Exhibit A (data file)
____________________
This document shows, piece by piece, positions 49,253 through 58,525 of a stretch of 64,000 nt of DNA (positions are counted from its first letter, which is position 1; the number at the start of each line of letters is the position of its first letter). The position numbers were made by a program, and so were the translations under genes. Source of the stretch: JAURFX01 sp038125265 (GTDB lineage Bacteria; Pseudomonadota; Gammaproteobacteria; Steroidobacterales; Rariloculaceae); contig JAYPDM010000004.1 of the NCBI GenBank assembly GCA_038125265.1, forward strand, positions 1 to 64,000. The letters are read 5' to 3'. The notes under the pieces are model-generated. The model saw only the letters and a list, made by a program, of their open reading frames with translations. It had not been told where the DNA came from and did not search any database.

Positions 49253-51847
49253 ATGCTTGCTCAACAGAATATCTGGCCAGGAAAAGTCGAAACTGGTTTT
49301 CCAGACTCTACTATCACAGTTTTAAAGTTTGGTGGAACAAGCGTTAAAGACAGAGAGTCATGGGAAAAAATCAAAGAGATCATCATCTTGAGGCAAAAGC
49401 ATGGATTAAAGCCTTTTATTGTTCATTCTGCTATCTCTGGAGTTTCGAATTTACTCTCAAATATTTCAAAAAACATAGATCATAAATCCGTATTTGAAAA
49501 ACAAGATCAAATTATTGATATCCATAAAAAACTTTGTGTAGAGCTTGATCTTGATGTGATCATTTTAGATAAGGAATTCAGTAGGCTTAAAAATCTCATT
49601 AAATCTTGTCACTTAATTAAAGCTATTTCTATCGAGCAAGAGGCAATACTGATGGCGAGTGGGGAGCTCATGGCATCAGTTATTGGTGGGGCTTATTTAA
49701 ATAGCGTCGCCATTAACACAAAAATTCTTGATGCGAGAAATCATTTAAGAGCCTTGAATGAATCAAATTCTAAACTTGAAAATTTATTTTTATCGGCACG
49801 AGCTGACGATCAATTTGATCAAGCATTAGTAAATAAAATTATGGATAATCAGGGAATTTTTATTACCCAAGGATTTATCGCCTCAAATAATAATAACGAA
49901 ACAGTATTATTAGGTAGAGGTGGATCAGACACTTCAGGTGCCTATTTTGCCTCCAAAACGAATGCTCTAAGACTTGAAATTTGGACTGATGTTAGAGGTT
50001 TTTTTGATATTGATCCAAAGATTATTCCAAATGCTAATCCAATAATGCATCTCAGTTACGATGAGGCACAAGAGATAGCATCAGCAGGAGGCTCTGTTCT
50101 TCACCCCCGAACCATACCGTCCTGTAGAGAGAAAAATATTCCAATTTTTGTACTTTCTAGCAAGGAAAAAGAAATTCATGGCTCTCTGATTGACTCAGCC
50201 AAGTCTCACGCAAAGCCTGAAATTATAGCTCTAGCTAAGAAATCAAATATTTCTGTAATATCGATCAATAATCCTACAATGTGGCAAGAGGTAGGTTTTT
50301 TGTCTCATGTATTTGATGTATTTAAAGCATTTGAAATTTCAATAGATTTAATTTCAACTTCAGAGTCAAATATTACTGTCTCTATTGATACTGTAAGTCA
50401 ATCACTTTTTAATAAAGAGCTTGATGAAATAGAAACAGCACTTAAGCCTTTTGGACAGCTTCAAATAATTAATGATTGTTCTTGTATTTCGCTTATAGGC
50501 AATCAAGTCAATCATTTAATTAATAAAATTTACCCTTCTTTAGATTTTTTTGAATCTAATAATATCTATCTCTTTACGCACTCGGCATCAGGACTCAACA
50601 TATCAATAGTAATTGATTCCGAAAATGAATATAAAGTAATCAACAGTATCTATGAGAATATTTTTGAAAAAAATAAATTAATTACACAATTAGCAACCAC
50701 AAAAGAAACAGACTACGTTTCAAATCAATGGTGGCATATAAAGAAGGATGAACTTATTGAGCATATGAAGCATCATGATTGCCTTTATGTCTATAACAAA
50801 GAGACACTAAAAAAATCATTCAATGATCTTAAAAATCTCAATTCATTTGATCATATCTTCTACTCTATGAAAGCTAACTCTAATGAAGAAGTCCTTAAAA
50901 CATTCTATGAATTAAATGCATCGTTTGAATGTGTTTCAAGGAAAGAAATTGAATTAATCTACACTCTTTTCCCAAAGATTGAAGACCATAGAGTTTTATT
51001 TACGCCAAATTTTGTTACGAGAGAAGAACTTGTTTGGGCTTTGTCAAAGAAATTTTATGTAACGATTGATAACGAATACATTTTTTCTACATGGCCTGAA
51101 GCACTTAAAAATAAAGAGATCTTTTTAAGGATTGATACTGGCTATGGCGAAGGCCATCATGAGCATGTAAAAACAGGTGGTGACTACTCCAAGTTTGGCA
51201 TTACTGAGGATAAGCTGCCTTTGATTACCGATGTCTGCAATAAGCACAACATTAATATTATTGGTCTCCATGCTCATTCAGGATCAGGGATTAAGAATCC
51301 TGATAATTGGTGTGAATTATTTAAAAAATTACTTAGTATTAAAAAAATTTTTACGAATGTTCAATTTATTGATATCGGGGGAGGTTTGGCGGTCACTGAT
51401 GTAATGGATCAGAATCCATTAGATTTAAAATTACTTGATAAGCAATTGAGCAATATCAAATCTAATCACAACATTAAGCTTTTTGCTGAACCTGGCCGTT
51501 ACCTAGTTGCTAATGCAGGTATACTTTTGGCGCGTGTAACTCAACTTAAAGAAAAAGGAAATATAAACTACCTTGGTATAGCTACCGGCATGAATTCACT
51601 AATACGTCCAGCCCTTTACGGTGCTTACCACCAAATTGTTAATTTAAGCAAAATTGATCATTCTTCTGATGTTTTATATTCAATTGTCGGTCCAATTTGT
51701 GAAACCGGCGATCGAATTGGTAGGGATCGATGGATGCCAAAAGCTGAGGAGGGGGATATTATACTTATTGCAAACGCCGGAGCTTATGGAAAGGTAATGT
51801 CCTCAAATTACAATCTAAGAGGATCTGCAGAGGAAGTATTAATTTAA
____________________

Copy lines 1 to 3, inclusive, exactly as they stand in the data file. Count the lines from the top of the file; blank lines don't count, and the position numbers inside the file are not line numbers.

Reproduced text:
This document shows, piece by piece, positions 49,253 through 58,525 of a stretch of 64,000 nt of DNA (positions are counted from its first letter, which is position 1; the number at the start of each line of letters is the position of its first letter). The position numbers were made by a program, and so were the translations under genes. Source of the stretch: JAURFX01 sp038125265 (GTDB lineage Bacteria; Pseudomonadota; Gammaproteobacteria; Steroidobacterales; Rariloculaceae); contig JAYPDM010000004.1 of the NCBI GenBank assembly GCA_038125265.1, forward strand, positions 1 to 64,000. The letters are read 5' to 3'. The notes under the pieces are model-generated. The model saw only the letters and a list, made by a program, of their open reading frames with translations. It had not been told where the DNA came from and did not search any database.

Positions 49253-51847
49253 ATGCTTGCTCAACAGAATATCTGGCCAGGAAAAGTCGAAACTGGTTTT